On Day 4 of the first Test at Potchefstroom, Bangladesh top order could see that a panther from the South African jungle had come out to hunt them and from the word go, the panther had them in a total disarray.

Morkel’s first ball was on a fullish length, angled in from wide off the crease and made it swung late. It clocked around 140 kmph and Tamim Iqbal defended it with not enough control. That first ball hinted, what was about to come.

Morkel walked back to his bowling mark, Gripped the red cherry as if it was looking like fresh apple and started to run at full throttle. He was pumped up, smooth in his run up and he ran fast – the ingredients needed to script a devastating spell.

He pulled his length back and pitched it outside off. Tamim played it to mid off. Morkel’s third ball was an inswinger from outside off which bend in, but Tamim yet again countered that. Tamim observed, Morkel was attacking the offstump and thus decided to guard his offstump, but the delivery which followed was an absolute ripper.

Morkel delivered the ball from an angle wide off the crease and pitched it right on the length, which deviated due to the wrist position and beat Tamim’s defence to disturb the timber. Even a Viv Richards or Don Bradman would have been rattled by that cracker.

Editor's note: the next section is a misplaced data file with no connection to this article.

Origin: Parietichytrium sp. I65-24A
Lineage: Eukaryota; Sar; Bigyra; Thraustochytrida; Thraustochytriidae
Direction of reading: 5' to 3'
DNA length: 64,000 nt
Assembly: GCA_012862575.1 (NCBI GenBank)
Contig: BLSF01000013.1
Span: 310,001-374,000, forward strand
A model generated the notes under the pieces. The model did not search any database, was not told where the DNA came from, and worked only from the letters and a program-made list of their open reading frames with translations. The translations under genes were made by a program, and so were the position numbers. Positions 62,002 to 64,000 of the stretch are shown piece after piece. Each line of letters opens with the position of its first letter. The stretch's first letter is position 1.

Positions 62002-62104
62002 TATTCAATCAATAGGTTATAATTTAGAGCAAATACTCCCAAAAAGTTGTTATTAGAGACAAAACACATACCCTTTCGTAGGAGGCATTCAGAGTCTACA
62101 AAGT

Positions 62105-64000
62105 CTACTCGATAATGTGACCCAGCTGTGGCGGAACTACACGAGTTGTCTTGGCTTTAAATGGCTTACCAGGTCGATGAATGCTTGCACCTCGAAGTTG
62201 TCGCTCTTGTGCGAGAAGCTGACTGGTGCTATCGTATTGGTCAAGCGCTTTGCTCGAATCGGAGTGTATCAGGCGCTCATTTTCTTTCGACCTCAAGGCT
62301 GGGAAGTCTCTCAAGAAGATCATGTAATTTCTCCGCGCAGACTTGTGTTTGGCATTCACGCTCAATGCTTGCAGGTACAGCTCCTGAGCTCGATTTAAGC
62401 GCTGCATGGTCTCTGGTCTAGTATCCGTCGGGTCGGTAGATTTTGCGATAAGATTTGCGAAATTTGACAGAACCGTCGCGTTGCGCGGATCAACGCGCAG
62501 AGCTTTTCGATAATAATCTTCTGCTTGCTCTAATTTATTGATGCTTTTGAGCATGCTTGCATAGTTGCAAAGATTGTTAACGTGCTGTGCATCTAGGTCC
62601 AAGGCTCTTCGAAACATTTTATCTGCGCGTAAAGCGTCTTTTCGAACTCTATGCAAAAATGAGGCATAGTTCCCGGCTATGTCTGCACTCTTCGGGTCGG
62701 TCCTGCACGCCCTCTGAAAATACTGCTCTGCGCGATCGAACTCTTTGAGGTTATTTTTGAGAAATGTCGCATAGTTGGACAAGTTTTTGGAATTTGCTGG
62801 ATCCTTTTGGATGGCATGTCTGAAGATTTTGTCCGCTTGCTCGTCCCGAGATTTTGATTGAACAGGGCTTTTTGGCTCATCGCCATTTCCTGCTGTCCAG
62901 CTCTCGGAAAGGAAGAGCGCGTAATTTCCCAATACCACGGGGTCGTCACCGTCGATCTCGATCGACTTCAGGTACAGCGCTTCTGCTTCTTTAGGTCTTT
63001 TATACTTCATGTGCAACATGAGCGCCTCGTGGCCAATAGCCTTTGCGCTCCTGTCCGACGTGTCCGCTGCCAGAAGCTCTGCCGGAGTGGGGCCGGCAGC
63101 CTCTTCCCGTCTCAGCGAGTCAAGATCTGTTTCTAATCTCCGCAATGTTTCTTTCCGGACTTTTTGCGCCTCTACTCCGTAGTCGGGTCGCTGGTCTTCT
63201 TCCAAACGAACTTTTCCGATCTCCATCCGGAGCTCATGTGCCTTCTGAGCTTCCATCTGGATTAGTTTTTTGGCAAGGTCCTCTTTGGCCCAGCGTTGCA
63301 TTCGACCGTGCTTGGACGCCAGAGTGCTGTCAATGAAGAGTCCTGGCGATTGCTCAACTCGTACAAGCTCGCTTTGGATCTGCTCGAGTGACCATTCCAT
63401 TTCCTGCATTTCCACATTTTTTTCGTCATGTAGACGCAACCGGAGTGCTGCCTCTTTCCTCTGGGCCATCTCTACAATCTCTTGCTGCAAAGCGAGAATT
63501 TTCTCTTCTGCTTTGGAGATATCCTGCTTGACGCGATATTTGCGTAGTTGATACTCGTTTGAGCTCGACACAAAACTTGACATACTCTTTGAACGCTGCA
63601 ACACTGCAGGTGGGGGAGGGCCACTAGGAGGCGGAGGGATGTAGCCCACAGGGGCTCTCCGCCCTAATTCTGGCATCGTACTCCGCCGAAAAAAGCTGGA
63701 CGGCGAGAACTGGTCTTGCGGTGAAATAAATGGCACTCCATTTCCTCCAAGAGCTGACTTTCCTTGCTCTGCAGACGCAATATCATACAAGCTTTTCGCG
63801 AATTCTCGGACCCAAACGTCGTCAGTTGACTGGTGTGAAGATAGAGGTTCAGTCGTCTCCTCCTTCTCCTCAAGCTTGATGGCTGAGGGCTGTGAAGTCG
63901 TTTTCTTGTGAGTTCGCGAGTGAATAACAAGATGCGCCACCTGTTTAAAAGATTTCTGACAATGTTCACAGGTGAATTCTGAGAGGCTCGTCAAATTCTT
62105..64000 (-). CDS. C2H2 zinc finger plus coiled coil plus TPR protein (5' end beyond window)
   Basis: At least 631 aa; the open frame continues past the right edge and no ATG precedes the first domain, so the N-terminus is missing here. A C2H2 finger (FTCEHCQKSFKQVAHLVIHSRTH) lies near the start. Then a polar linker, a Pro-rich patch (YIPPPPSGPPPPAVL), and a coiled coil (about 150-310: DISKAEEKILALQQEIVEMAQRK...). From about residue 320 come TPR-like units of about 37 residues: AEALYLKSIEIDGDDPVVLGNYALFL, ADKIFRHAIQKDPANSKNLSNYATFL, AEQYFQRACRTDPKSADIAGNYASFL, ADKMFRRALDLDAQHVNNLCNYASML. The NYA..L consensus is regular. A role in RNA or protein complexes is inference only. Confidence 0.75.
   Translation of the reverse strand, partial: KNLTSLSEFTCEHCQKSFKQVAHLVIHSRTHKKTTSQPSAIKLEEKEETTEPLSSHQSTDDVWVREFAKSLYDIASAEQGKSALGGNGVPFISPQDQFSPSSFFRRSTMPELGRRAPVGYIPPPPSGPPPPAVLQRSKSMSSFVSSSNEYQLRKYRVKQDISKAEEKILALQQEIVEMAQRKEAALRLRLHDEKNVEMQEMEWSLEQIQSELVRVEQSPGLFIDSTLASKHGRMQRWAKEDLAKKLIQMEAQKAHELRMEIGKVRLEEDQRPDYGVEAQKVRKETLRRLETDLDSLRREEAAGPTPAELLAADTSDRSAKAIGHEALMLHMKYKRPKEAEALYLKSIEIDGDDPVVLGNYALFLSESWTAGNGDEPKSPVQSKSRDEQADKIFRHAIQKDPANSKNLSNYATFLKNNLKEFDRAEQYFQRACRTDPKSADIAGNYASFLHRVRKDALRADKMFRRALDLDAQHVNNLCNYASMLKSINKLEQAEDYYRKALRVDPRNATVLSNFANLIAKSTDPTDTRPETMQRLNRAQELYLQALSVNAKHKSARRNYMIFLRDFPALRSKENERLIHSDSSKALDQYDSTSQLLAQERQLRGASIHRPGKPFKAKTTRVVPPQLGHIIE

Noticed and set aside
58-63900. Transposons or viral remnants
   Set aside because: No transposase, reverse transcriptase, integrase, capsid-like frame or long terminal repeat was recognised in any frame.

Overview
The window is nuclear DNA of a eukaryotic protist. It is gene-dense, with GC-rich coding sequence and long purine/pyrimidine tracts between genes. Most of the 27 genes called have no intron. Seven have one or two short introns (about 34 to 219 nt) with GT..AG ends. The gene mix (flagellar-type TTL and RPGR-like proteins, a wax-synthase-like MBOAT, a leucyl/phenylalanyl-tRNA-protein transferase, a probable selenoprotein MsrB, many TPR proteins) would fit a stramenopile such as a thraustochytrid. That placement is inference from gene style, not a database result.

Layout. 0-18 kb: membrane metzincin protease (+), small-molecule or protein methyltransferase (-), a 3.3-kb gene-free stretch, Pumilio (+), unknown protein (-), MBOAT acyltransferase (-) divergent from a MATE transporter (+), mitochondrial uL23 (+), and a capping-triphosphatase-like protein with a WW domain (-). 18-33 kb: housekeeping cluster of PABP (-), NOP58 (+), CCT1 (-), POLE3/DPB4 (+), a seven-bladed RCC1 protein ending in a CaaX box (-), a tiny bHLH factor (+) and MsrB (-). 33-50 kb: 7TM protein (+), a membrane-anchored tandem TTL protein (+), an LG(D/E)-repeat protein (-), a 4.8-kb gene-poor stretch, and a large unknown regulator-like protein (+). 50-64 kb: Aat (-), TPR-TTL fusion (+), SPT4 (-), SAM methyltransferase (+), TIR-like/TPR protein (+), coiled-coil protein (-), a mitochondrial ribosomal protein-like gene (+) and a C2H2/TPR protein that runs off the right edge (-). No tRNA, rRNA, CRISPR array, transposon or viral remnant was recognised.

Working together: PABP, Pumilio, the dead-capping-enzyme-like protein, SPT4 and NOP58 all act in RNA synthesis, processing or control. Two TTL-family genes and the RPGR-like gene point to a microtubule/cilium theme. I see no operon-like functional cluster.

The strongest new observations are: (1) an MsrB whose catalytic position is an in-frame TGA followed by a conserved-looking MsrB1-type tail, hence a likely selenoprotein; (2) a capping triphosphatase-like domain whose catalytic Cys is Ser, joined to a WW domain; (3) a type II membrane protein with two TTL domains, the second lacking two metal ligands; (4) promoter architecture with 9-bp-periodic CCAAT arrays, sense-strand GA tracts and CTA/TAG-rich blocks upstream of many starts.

Mominul, the man who had a brilliant Test so far, digested similar sort of length ball delivered from an angle at a pace which thudded his pads. The South Africans appealed and on-field umpire raised his finger. It was another cracking delivery, which left Mominul clueless of whether to move back or front.

Then the Bangladesh captain was outfoxed by another nip-backer which jagged back in, to castle Mushfiqur Rahim. But, like the first innings, Mushfiq had been lucky as yet again Morkel overstepped and so far he has been found guilty 14 times in Test cricket. It seems, his rocky relationship with the front line is not going to stop easily.

But that no ball halted a devastating spell under the gloomy sky of Potchefstroom and a few overs later, Morkel walked off the field with a thigh strain. The Bangladesh batsmen breathed a sigh of relief.

“Aggression with the ball is being able to bowl at 90mph for an entire day in a Test match, to have a good body language, and even if you are leaking runs, never show the batsman that he is on top of you. The first 20 balls, any batsman in the world is vulnerable, so I have to be very strong in my areas and in my control and just have a little bit of eye contact. That is the key,” Morkel said in an interview with Nagraj Gollapudi last year and we did witness this sort of picture at Potchefstroom today. It was a high-quality spell of fast bowling and a big learning curve for Bangladesh batsmen as well.

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About the Author

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Faisal Caesar is a doctor by profession and a passionate cricket writer. He is the cricket editor of Cricketsoccer. Previously, he has worked with prominent websites like Cricket Country, News18 and Sportskeeda as a cricket analyst. He tweets @CaesarFaisal